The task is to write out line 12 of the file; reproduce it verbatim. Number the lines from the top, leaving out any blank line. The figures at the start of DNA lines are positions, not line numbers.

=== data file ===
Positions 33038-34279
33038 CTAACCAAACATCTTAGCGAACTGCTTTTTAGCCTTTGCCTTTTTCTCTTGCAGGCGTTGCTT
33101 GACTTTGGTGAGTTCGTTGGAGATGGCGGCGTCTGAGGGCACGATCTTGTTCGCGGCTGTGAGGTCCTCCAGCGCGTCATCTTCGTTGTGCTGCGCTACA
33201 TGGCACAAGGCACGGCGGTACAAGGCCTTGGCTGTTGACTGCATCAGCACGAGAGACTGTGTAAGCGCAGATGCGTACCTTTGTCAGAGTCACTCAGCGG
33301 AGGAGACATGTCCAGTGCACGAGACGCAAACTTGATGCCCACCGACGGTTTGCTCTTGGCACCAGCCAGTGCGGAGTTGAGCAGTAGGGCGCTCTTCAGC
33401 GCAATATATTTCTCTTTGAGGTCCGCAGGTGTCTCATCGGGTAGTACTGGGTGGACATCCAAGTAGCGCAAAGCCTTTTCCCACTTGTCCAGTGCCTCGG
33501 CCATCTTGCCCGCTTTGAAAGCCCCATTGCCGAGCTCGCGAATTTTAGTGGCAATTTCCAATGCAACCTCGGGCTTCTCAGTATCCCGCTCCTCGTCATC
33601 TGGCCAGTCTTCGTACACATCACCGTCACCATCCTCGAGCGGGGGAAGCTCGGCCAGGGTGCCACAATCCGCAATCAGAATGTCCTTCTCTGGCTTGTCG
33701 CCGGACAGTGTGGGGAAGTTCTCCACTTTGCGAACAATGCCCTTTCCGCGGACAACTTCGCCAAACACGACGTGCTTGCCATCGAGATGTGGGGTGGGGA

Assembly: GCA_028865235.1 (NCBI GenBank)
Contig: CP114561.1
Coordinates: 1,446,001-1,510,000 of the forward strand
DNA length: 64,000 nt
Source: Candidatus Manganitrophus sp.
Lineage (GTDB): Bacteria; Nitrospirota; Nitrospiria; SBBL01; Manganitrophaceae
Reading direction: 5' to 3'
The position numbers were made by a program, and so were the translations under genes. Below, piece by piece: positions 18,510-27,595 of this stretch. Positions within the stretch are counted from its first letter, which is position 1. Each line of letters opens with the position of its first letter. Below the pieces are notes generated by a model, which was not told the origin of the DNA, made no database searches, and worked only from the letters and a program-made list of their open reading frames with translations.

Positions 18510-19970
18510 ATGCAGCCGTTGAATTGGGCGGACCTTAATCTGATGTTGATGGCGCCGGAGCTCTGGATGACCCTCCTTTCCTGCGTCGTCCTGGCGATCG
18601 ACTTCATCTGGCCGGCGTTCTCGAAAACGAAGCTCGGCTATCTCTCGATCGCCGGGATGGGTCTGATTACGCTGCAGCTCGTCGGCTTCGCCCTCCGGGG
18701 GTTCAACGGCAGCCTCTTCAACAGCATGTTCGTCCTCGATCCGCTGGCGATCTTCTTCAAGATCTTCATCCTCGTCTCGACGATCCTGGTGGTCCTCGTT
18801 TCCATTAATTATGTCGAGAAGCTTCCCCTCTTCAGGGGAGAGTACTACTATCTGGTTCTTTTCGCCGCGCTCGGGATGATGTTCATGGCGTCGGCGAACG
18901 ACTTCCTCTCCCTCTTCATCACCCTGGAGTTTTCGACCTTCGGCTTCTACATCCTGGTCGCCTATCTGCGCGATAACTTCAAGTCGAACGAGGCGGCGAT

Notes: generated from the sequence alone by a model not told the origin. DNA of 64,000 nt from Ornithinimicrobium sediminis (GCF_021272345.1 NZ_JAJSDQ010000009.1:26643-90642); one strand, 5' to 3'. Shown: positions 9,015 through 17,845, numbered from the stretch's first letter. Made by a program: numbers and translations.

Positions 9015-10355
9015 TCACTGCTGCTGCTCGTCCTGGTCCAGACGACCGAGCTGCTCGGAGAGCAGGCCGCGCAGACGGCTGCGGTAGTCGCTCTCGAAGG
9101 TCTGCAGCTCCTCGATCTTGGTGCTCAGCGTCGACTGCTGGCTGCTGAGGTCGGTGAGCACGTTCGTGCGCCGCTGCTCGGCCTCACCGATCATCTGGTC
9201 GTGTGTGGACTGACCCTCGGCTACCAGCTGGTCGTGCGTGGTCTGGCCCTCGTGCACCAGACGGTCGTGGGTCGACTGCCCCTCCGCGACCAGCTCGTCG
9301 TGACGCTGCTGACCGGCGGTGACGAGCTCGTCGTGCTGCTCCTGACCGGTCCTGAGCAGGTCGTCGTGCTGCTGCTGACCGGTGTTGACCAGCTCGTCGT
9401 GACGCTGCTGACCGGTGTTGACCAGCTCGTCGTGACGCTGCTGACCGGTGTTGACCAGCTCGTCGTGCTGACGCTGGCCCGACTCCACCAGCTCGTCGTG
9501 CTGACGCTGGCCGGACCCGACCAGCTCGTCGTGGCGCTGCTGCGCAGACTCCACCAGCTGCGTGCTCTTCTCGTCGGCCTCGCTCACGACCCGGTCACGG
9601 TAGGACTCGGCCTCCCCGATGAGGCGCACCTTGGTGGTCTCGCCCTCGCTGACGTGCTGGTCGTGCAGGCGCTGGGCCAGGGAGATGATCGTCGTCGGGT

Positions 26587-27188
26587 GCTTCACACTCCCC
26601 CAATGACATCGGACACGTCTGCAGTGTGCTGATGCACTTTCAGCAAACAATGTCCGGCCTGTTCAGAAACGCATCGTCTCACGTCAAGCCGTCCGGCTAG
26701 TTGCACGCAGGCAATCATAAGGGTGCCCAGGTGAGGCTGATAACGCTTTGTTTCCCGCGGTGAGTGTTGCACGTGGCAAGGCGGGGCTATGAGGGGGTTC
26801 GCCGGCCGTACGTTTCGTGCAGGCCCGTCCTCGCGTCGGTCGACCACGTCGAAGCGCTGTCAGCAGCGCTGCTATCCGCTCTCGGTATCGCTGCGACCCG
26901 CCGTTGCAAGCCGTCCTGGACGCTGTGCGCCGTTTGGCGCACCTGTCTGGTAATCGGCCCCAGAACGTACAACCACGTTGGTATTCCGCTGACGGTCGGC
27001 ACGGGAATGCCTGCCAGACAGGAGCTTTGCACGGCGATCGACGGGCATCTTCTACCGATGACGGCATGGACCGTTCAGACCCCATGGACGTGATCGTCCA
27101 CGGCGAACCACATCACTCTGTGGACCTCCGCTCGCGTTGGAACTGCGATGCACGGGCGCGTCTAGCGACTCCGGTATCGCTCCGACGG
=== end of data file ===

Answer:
Coordinates: 1,446,001-1,510,000 of the forward strand